Tax Consequences of Selling Private Stock
Corporations raise money through the sale of stock, offering investors an ownership stake in the company in exchange. Many large corporations sell their stock on public markets, such as the New York Stock Exchange. Cporations often remain privately owned because publicly traded companies face more regulations and pressure from investors. Although the IRS treats the sale of private stock the same as the sale of publicly traded stock, selling private stock can incur additional costs that alter the taxable gain.
The sale of stock results in either a capital gain or a capital loss, the difference between the purchase price and the sale price of the stock. Capital gains and losses fall into two categories, short-term or long-term, depending on how long the stock was held. Long-term capital gains are taxed at a lower rate than short-term capital gains. Stock sales are reported on IRS Form 8949 and Form 1040 Schedule D to calculate capital gains or losses.
When an investor purchases stock, he uses money that has already been taxed. To avoid taxing the money twice, the tax code allows investors to recover the cost basis tax-free. Basis includes the original purchase price of the stock, as well as any fees that were necessary to acquire the stock. Investors purchasing private stock often consult attorneys and accountants to ensure they are paying a reasonable price for their share of the company. Those fees increase the total cost of acquiring the stock, and they can be included in the adjusted basis.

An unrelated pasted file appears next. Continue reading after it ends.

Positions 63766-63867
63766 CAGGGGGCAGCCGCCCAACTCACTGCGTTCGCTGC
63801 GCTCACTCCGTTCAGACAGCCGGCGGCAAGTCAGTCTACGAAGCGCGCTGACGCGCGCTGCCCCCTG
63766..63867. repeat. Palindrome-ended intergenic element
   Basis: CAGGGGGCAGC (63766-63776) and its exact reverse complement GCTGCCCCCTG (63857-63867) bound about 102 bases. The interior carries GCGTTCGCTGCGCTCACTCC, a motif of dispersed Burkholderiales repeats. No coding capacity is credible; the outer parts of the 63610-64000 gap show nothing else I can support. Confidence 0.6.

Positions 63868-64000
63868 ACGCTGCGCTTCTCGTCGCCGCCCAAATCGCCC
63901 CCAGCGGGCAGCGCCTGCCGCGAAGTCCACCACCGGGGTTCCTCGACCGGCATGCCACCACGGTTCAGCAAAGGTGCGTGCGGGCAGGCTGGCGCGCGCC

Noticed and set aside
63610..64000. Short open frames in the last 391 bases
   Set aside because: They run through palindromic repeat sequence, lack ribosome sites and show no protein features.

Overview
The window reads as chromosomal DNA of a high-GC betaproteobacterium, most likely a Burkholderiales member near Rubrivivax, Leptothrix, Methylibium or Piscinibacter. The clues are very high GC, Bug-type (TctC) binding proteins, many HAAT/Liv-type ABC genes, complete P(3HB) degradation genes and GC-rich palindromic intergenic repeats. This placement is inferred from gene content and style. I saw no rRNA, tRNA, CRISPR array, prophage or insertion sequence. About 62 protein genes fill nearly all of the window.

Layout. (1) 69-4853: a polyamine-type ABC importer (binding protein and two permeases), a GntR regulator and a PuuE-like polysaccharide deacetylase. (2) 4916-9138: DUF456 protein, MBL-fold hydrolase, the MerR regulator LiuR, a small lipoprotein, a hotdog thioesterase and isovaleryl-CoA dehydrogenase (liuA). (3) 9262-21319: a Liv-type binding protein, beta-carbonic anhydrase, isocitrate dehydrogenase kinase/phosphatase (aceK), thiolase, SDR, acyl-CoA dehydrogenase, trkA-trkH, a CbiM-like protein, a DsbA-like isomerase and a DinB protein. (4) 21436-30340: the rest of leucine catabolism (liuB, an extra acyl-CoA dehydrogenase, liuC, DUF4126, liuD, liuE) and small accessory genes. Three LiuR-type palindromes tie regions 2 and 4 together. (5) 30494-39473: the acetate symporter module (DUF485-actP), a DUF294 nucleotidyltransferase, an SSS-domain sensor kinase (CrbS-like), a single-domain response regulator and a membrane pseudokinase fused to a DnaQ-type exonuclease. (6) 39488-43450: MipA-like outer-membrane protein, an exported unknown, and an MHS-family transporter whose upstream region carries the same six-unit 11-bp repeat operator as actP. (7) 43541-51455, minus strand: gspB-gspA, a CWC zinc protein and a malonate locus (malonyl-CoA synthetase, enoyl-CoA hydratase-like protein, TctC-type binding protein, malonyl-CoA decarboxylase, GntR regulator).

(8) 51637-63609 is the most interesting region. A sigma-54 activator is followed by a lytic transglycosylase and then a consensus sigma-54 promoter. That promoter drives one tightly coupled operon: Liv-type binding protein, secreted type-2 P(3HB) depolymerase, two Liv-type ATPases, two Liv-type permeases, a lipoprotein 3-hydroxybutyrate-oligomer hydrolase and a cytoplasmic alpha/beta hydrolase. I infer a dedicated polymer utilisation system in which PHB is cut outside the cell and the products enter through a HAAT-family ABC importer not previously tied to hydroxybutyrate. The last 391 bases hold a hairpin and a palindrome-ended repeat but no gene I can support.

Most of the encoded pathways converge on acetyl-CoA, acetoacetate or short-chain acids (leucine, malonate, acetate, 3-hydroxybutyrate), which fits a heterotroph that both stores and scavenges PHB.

Selling private stock is more difficult than selling stock on a public market. Unlike a public market, transactions are few and far between, so past sales prices are highly unreliable. Typically, the seller and the purchaser both consult accountants who are experienced in determining the value of closely held companies, to arrive at their own estimates of the stock's worth. Both parties negotiate a price. Whatever price the seller receives must be reported when calculating capital gains, regardless of other valuations.
Just as the cost of acquiring private stock increases the owner’s basis, the cost of selling private stock counts against any profit made off the sale. To be claimed against the gain, expenses must be indispensable to the transaction. For example, commissions to a broker and fees to a valuation specialist are indispensable, because the transaction could not take place without them. But fees to a financial adviser not involved with the transaction might not count.
Sean Butner has been writing news articles, blog entries and feature pieces since 2005. His articles have appeared on the cover of "The Richland Sandstorm" and "The Palimpsest Files." He is completing graduate coursework in accounting through Texas A&M University-Commerce. He currently advises families on their insurance and financial planning needs.